Logan Airport: The early years
Logan Airport: The early years
Aug. 9, 1925: A view of Boston Airport and the harbor from the giant Sikorsky all-metal plane "Yorktown" which visited Boston. This type of plane was to be used in the proposed airline routes from Boston to St. Paul-Minneapolis and Boston to Havana.
July 1, 1926: The post office at at the Boston Airport did a rush business. In addition to selling stamps, the airport had just opened its air mail service where besides letters, local businesses could send and receive packages transported by plane.
Undated photo: On April 15, 1927, Colonial Air Transport (a predecessor of American Airlines) began passenger service between Boston and New York. The bus picked passengers up at the Hotel Statler in Boston at 9:15 a.m. and took them to the airport. As noted on the roof of the bus, the trip to New York then took 1 hour 45 minutes.
Dec. 15, 1929: An aerial view of the Boston Airport showing the development from 1927 to 1929. In 1929, the City of Boston took control of the airport with a 20-year lease from the state. Buildings were added, runways were lengthened, and access roads were paved and landscaped. Two hundred acres of land were reclaimed from Boston Harbor.
Oct. 5, 1930: A typical day at Boston Airport. There was always a little group waiting to see the New York passenger plane come in. If some noted person was scheduled to arrive, the crowd grew in size.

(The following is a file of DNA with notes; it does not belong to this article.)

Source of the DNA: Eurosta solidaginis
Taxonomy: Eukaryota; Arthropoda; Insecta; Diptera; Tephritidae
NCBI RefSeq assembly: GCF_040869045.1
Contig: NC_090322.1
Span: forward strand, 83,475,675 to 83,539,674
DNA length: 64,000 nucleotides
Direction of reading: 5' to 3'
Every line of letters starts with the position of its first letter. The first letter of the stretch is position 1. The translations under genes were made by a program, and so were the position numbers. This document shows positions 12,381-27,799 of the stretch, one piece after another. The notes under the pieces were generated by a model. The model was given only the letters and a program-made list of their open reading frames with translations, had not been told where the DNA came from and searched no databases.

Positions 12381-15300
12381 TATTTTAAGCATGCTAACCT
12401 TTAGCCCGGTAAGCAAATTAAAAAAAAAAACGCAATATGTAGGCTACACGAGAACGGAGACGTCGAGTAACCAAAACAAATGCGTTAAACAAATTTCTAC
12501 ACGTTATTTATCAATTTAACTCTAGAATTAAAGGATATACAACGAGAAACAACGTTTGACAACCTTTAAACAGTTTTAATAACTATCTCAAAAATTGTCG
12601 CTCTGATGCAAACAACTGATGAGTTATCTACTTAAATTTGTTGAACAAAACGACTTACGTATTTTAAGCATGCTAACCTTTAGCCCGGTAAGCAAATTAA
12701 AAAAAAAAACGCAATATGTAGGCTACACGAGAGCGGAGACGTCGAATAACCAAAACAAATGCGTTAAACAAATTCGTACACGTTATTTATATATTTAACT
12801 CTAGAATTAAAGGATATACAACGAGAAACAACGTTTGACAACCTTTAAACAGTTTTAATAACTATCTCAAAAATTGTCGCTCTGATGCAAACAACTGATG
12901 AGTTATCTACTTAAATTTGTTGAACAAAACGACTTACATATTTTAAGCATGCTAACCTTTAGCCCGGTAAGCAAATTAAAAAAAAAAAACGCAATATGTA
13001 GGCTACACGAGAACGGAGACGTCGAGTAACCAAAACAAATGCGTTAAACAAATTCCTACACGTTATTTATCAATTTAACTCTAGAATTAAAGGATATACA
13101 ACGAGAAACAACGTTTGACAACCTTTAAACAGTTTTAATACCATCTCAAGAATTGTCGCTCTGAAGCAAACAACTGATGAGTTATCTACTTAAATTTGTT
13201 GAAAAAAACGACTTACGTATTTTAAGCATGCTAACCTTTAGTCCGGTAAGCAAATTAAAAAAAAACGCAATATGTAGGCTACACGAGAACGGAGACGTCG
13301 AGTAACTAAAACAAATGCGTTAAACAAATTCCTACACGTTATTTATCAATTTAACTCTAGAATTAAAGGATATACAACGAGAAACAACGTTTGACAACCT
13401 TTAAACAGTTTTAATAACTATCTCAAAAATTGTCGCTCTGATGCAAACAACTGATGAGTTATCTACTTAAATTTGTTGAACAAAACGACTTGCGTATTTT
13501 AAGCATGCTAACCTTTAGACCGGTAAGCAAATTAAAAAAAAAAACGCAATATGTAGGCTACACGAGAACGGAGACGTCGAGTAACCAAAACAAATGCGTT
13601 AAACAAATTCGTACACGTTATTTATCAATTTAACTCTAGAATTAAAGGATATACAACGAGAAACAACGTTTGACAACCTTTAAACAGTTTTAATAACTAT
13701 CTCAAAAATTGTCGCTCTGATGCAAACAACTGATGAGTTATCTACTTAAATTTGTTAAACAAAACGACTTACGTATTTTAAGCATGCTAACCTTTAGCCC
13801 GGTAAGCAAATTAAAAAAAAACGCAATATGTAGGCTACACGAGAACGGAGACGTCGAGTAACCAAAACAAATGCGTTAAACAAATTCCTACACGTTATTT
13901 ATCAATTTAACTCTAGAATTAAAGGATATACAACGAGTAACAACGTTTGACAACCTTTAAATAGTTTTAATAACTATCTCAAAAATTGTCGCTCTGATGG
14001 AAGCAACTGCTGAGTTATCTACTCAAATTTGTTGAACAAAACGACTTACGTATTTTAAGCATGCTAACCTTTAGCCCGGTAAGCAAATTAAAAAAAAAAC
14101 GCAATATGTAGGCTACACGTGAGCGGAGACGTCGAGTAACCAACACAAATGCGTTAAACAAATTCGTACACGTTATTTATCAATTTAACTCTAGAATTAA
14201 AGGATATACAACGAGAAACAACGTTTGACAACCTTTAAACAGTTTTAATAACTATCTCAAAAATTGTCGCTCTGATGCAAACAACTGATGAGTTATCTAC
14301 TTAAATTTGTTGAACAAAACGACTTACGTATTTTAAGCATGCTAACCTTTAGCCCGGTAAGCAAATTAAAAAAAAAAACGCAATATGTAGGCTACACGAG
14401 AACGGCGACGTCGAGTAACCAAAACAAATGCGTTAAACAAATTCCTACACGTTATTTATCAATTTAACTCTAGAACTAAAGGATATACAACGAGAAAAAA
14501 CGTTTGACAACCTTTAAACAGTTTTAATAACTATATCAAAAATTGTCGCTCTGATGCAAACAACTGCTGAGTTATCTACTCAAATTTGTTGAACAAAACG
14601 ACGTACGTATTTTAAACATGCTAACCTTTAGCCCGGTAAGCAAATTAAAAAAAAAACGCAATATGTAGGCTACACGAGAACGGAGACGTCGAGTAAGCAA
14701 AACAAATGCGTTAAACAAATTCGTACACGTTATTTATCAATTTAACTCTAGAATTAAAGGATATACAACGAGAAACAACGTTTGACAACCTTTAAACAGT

Aug. 18, 1935: The Massachusetts National Guard ground detail took part in exercises at the Boston Airport. For the field inspection, the men pitched their pup tents in camp formation, and placed their equipment and blankets in front of the tents as the inspecting officers passed by.
June 28, 1936: Pilots checked off the United States mail pouches and the passenger luggage as they were stowed away in the baggage compartment under the controls of the American Airlines Condor 159 plane.
Aug. 19, 1940: Passengers who arrived at Boston Airport walked outside from their plane to the terminal.
Feb. 19, 1940: A porter unloaded baggage from an incoming American Airlines flight. Passenger traffic over routes of American Airlines had set a new record for air traffic in January, when the flagships transported 45,939 passengers an increase of 83.5 percent over January 1939.
July 7, 1946: The making of runway A and runway B involved trucking in about 1.1 million cubic yards of yellowish gray gravel for fill for the new 7,000-foot runways. Nearly 300 trucks a day piled high with the gravel made the trip from gravel pits in Middleton and Peabody. The airport was renamed General Edward Lawrence Logan Airport in 1943.
Aug. 25, 1948: A broad view of the entire airport was gained from the observation promenade atop the Administration Building. The control tower can be seen in mid-field. Here, for just the cost of a dime, people could watch the arrival and departure of aircraft.
June 20, 1950: A Northeast plane prepared for takeoff. Northeast Airlines was based in Boston and on Aug. 1, 1972, Northeast merged with Delta Air Lines, which provided Delta with access to the Boston market.
May 20, 1956: The statue of Lieutenant General Edward L. Logan, for whom the the airport was renamed, was dedicated at Logan International Airport. Logan commanded the Ninth Infantry Regiment as a colonel in World War I. He became commander of the Yankee Division in 1923 and in 1928 was promoted to lieutenant general. The 8-foot-high bronze had scenes symbolizing patriotism, justice, faith and fortitude. Joseph A. Coletti, a native of Quincy, was the sculptor.